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Chickensandparsnips

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  1. RPI's issue the penalty fare there and then during the incident, if you alight the vehicle then as long as you are aware a report is submitted then this is satisfactory. IIRC the TFL contract also requires IRCAS to write to your given address (this is electronically dispatched from the inspectors notes) within 5 working days to also tell you that you have been issued the PF and to reaffirm this information as well. I find it highly unlikely that you would think that nothing would come of this after having your details taken and confirmed by an RPI.
  2. If you go before a magistrate it has potential to be much more costly than £80 (it could run into hundreds of pounds), and leave you with a criminal record on top. I'm not saying they would pursue this to a prosecution, I'm saying it is one option they have open to them. A penalty fare is considered a "second chance", it is exactly what it says, a penalty for having a ticketing irregularity that they are offering you the chance to be dealt with away from the court system. You have been given the opportunity to settle this away from the court system, my advice is to take it and ensure you don't find yourself in this situation again. I'm sorry that this is probably not what you want to hear, you can choose your own path to bring this matter to conclusion. I'm merely offering my advice having experience in dealing with such matters.
  3. I cannot see how you could 'win' any appeal as you breached the terms of the pass. Irrelevant if there is revenue loss or not, you failed to comply with terms attached to your pass which you agreed to when it was issued to you.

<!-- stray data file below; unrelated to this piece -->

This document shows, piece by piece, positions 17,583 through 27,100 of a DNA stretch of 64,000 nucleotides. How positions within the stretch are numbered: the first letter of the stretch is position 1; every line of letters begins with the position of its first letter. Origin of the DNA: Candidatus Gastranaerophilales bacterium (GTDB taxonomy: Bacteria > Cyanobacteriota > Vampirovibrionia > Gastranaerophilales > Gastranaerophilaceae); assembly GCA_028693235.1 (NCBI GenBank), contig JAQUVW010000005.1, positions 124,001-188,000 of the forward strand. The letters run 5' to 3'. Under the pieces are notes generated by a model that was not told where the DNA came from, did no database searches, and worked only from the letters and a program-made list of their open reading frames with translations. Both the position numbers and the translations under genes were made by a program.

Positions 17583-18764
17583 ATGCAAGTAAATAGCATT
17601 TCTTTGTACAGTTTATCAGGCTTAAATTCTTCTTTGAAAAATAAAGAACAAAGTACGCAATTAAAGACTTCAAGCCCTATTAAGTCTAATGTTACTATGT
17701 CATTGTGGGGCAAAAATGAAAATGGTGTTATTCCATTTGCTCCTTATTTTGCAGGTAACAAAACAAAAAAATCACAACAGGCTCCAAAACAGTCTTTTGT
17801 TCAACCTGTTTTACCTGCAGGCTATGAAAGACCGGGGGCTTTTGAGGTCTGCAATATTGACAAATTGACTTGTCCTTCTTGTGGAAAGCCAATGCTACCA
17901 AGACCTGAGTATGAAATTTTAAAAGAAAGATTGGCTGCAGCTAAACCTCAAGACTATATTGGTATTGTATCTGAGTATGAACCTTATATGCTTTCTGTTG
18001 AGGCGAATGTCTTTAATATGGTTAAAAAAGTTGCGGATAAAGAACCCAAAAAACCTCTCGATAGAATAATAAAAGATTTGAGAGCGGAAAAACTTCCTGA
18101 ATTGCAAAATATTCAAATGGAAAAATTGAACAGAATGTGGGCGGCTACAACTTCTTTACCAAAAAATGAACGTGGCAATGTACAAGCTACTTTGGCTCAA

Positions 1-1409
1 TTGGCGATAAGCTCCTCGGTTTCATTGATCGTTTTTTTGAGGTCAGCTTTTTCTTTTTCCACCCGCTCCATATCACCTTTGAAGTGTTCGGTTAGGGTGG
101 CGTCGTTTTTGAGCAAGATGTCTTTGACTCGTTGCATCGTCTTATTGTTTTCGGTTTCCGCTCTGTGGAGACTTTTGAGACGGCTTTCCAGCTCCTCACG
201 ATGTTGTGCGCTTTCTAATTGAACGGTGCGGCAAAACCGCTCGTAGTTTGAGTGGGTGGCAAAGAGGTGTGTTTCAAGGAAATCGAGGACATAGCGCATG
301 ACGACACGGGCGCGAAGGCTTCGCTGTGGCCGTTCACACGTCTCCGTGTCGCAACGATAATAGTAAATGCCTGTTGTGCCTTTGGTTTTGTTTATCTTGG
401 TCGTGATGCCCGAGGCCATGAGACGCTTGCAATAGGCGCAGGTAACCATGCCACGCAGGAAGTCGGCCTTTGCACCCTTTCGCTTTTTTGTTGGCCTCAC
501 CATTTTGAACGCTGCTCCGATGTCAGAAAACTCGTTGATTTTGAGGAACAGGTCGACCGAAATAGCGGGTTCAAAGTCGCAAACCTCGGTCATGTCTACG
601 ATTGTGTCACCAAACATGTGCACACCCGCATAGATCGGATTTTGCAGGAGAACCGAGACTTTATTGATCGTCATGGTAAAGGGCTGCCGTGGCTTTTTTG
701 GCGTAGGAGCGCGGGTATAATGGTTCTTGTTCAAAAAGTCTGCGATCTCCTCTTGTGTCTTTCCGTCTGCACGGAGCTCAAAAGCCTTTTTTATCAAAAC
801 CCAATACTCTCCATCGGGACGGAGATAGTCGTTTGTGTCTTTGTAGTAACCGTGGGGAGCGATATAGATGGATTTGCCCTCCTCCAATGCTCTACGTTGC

4. In regards to proof you can ask for a subject access request to CCTV on the bus if it is still available from the bus operating company. This will cost around £15 but you may find that this is now unavailable as it is wiped on a 2 week cycle usually.
  5. My advice is to pay it. They could just proceed to a magistrates court to proceed the case which would then be more detrimental to you than £80.
  6. TFL revenue staff use electronically printed Penalty Fares generated from a handheld PDA with special realtime software that send all PF's to their prosecutions team immediately, likewise with the IRCAS checks, these are electronically sent from IRCAS to the inspector in real-time via the Personal Digital Assistant. London Buses RPI staff don't require the signature from any passenger during issue of a PF or Irregularity Report for consideration of prosecution as they are not cautioned. Remember their are different rules and by laws on buses compared to the railway so obviously the RRA etc doesn't apply. From what the OP has said if he/she got off the bus during issue then as long as they were informed a penalty fare was being issued then TFL believe they have complied with their own rules. TFL bus RPI's do not have powers to detain, again this is not like the railway where is provision in law to allow passengers to be detained. If the OP got off during issue of any PF that was being printed, that is the fault of the OP not TFL as they failed to collect all required information before getting off.